The literature on what works to reduce DMC is not as extensive as the “what works” literature in prevention and other areas of juvenile justice because the research base is not sufficiently rigorous. There are, however, a number of county-level, multi-component initiatives that have demonstrated encouraging results in reducing minority representation at various contact points in the juvenile justice system. Because these initiatives are multi-pronged, the effects of any single DMC reduction strategy are difficult to disentangle from the effects of the initiative as a whole. As a result, DMC reduction strategies cannot be rated with the same scale that is used to rate programs in OJJDP’s Model Programs Guide (i.e., exemplary, effective, or promising; see
Criteria for Direct Service Strategies
Several criteria are used for evaluating direct service programs for inclusion in the DMC Reduction Best Practices Database.
County-Level Multi-Component Initiatives
County-level, multi-component strategies must be based on sound identification of the DMC problem and the DMC contributing mechanisms, must utilize the results of a DMC assessment, and must show empirical evidence of some impact on DMC trends. This types of data that can be used to demonstrate impact are defined by OJJDP’s long-term outcome performance measures for DMC reduction(for more on DMC performance measures,
The types of DMC trends impacted can include:
Existing OJJDP Model Programs
Over 200 direct service programs have been more rigorously evaluated and currently appear in the OJJDP Model Programs Guide. Many of these programs can be used as DMC reduction strategies, though they did not originate for specific DMC purposes. Those programs that have been tested on minority youth and are useful in addressing DMC at specific contact points, such as arrest, diversion, detention, or confinement, have been included in the DMC Reduction Best Practices Database. Their profiles note that they did not originate as DMC reduction strategies. These programs are rated exemplary, effective, or promising using the standard MPG rating criteria.
Criteria for Training and Technical Assistance (T&TA) Strategies and System Change Strategies
The reduction of DMC requires a comprehensive, balanced, and multidisciplinary approach. OJJDP stresses that DMC reduction needs to occur at the local level, beginning with the development of an oversight body of all stakeholders forming a strong partnership. DMC reduction efforts should be based on local data collected regarding the existence, extent, and nature of DMC; resource availability versus resource gaps; and a resultant locally developed, comprehensive DMC reduction plan. The systematic execution of the local plan requires the top-down support from local agency directors and bottom-up support from all line workers and other staff throughout the agencies involved in juvenile justice. When necessary, interventions must be created to reduce disparities.
Achieving such a balanced, comprehensive and multidisciplinary approach is obviously a complex process that is often achieved incrementally, using different strategies to address different audiences and different aspects of the problem. Two of the most important types of strategies that can lead to comprehensive change are T&TA strategies (which generally seek to affect staff behavior. skills, and knowledge) and systems change strategies (which seek to alter organizational policies, procedures, and system-wide “ways of doing business”).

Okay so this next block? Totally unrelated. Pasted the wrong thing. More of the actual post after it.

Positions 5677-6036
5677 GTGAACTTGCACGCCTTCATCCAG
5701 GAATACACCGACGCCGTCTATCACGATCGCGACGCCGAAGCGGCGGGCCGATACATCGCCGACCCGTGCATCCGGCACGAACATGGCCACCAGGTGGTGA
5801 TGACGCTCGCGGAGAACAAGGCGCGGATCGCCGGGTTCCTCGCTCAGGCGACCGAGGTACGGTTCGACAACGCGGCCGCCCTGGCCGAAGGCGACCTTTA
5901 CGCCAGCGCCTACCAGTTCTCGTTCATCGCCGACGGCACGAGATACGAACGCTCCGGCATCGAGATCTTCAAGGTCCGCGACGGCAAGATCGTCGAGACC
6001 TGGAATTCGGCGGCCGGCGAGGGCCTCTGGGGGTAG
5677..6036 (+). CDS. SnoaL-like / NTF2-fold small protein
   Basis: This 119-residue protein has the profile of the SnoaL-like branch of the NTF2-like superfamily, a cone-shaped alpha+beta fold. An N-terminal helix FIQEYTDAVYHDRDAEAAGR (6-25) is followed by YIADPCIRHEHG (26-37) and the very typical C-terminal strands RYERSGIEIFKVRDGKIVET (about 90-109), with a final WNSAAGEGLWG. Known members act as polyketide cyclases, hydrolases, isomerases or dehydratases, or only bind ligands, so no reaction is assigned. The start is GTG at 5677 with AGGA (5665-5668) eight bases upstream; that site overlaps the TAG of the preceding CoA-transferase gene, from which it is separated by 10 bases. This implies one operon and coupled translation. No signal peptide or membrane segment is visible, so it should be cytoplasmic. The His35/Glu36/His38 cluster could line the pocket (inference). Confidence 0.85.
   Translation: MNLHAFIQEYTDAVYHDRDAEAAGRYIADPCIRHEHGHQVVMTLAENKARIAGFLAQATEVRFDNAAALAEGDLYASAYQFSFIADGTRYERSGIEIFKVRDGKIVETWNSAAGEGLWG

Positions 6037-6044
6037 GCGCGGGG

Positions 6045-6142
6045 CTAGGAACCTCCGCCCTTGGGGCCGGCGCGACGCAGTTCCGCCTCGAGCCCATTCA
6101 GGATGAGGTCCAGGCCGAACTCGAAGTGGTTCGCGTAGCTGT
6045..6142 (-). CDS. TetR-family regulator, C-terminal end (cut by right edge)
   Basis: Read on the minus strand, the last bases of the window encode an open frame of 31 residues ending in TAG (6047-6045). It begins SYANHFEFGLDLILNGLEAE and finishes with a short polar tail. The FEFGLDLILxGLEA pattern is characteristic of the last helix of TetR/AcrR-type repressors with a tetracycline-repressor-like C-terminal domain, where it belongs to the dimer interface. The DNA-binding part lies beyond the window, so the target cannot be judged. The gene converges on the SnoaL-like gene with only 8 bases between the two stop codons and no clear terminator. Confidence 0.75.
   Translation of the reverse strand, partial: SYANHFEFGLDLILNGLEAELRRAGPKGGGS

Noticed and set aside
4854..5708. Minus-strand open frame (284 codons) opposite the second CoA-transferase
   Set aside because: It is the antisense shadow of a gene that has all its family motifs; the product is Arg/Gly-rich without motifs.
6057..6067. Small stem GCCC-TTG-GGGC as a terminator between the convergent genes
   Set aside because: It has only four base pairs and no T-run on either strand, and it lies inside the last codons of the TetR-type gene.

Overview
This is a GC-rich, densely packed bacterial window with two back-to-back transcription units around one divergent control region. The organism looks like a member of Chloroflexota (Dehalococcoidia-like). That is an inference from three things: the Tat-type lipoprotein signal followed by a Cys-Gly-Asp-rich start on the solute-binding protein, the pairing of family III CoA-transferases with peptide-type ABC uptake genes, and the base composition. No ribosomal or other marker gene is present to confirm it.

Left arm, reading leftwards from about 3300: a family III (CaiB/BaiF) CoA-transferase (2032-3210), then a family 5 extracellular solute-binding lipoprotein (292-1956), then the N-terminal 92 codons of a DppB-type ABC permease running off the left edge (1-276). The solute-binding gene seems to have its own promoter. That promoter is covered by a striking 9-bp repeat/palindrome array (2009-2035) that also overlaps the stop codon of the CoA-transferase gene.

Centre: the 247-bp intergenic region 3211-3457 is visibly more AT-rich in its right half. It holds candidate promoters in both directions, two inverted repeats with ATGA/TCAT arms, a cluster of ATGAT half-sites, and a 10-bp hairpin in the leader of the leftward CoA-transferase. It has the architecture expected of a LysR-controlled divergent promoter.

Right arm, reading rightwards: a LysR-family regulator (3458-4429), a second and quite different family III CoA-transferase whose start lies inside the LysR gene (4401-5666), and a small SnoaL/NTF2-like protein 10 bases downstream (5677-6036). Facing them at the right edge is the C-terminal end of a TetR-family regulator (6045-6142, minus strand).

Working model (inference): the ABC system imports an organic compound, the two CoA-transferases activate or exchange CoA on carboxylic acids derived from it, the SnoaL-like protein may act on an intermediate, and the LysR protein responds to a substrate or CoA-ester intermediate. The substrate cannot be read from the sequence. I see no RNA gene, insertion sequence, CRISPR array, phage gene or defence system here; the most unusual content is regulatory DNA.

Some specific examples of T&TA strategies include the establishment of partnerships, implementation of assessment studies, data improvement projects, training programs for law enforcement and juvenile justice personnel, hiring minority staff, and other strategies. Providing cultural competency training is one important way in which agencies can increase the effectiveness of staff at all levels. Providing culturally appropriate services is another way that communities can improve the cultural competence of their social services agencies.
Specific types of system change include altering the basic procedures, policies, and rules that define how a juvenile justice system operates to address DMC. Types of system change that can influence DMC include legislative reforms; administrative, policy, and procedural changes; and structured decisionmaking.
Unfortunately, few of these types of efforts are empirically evaluated. However, they offer states and counties useful strategies for beginning the implementation of DMC reduction. In order to assess these efforts, we have applied OJJDP’s system of performance measurement. The data is generally consistent with OJJDP’s output measures or short-term outcome performance measures. The DMC measures include the following:
It is important to note that all of the strategies presented in this section of the DMC Reduction Best Practices Database can be undertaken as part of a comprehensive strategy or singly. Because DMC is the result of a number of complex decisions and events, many strategies are implemented in stages. They are presented here as the beginning steps of a DMC reduction process.
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